Song Thrush (Turdus philomelos) - Species Action Plan

Ref 1/S9 Species Action Plan 9
Plan Author: Natural England and Norfolk County Council
Plan Co-ordinator: Communities and Nature Topic Group
Plan Leader: RSPB
Stage: Original plan 31 December 1998
Revised 1 October 2007

Action Plan Summary

Current Status

National Status

  • The song thrush is a widespread resident of the British Isles. It is a partial migrant and a winter visitor. Some continental birds fly to Britain to spend the winter and some resident breeding birds spend the winter further south in Europe, in northern Spain and Portugal.
  • The song thrush occupies a range of British habitats, but changes to farming practices in the last 50 years mean that some of its most suitable habitats are now much less favourable.
  • Song thrush numbers remained stable until the mid 1970s, after which they declined steadily, with an estimated reduction of 73% in farmland and 49% in woodland habitats between 1971 and 1995.
  • Recent trends have been more encouraging, and suggest that the decline may now be reversing. Baker et al (2006) have estimated that the UK population of song thrush in 2000 was approximately 2,288,000 birds. The Breeding Bird Survey of 2004 (Raven, Noble, and Baillie, 2005) indicated that song thrush numbers had increased by 23% over the last ten years; however, they still showed a 51% decline over the last 36 years.
  • The song thrush is protected under the EC Birds Directive and the Wildlife and Countryside Act (1981).

Norfolk Status

  • Norfolk has a relatively high density of song thrushes, with particular concentrations in north-west Norfolk, mid-Norfolk and south Norfolk. Density is only noticeably lower in Breckland.
  • By extrapolating from the data in the Norfolk Bird Atlas (currently available up to the end of the 2006 breeding season and gathered over the seven summers since 2000), the Norfolk population is estimated to be 5,000-5,500 breeding pairs. This is based on the fact that the species was recorded in 88 per cent of the 1,317 tetrads covered up to the end of 2006 (out of a county total of 1,480) and that the average number of pairs per occupied tetrad is four (Moss Taylor, pers. comm.).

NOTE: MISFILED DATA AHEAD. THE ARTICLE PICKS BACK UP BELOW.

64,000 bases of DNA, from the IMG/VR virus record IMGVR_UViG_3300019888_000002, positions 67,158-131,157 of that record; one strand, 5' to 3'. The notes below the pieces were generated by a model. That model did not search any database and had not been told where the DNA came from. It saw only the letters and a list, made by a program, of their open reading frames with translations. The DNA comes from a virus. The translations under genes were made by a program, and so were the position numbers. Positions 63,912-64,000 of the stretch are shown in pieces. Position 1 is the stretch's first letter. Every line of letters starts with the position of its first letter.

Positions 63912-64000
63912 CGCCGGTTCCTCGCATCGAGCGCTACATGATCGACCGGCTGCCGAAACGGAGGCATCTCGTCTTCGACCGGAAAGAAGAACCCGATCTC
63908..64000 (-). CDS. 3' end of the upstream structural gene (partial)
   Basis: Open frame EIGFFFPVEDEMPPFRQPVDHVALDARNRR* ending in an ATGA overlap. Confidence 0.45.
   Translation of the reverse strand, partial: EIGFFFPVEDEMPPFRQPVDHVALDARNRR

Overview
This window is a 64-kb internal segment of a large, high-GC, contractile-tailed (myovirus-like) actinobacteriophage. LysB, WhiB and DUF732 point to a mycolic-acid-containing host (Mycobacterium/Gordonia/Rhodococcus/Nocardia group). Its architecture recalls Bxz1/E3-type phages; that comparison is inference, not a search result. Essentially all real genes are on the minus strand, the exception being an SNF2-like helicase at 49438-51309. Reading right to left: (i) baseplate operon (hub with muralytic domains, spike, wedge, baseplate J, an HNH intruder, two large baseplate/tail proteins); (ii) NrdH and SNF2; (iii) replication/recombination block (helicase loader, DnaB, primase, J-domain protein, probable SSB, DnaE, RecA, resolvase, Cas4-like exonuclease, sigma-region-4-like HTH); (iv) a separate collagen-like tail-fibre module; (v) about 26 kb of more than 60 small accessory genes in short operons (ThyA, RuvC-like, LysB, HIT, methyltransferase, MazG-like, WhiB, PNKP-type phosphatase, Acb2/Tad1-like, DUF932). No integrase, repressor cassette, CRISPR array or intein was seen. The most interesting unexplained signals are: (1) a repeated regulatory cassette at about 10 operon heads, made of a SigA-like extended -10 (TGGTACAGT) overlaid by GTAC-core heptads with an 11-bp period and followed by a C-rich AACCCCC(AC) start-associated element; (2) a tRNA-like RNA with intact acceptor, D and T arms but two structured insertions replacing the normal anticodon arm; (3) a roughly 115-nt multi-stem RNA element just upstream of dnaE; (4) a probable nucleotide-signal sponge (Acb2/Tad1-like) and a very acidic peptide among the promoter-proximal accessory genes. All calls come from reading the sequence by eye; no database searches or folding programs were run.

• Although there is considerable variation from year to year, data from the BTO/JNCC/RSPB Breeding Bird Survey suggest that there was a 35 per cent increase in the Norfolk song thrush population between 1994 (the start of BBS) and 2005. It is interesting to note that the population in the East of England showed a significant decline of 18 per cent over the same period.

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Current factors of concern in Norfolk

The factors affecting the song thrush population are poorly understood but may include the following:

  • Changes in farming affecting food supply and the availability of nest sites, particularly: the switch from spring to autumn sowing of cereals (and loss of spring-time tillage); the reduction in hedgerows, field margins and grassland; the move to larger fields; field drainage; and the increased use of pesticides, including the widespread use of molluscides on potato and brassica crops.
  • Increased use of molluscides and herbicides in gardens
  • Reductions in woodland humidity and the area of damp ground, as a result of wind penetration and field drainage along the woodland edge.
  • Reduced shrub layer in woodland as a result of grazing and forestry management.
  • Reduction in the areas of appropriately managed scrub, such as scrub edge and scattered scrub features.
  • Changes in rainfall patterns, leading to drying and reductions in the availability of soil invertebrates. The recent MONARCH (Modelling Natural Resource Responses to Climate Change) report highlighted the vulnerability of the song thrush to climate change (Berry et al., 2007).
  • Hunting in southern France and the Iberian Peninsula. (However, the Norfolk population is largely sedentary, so this is not thought to be having a significant impact on local numbers.)

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Current Action in Norfolk

  • Little action was taken for the species until census work by the British Trust for Ornithology (BTO) in Thetford highlighted its decline.
  • Direct and indirect advice to land managers is provided by the regional RSPB Farmland Conservation Officer and relevant advisory literature distributed throughout the county.
  • Wildlife gardening information from the RSPB and NWT has been made widely available to the public (including information about the careful use of slug pellets), and promoted through events such as 'Wild about Norfolk'.
  • A postcard identification scheme was run by Norwich 21 in 2003/4. The scheme helped to highlight the plight of the song thrush, particularly among school children.

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Action Plan Objectives and Targets


  • In England, Northern Ireland and Scotland, increase the BBS index to 115% of the 2003 level by 2010. In Wales, maintain populations at the current (2003) level.
  • Maintain the percentage of occupied BBS squares at the 2003 levels in the UK and all four countries.


  • Increase the BBS index from the 2003 level of 0.72 to 0.83 by 2010 (115% increase).
  • Maintain the percentage of occupied BBS squares at the 2003 level of 0.67.

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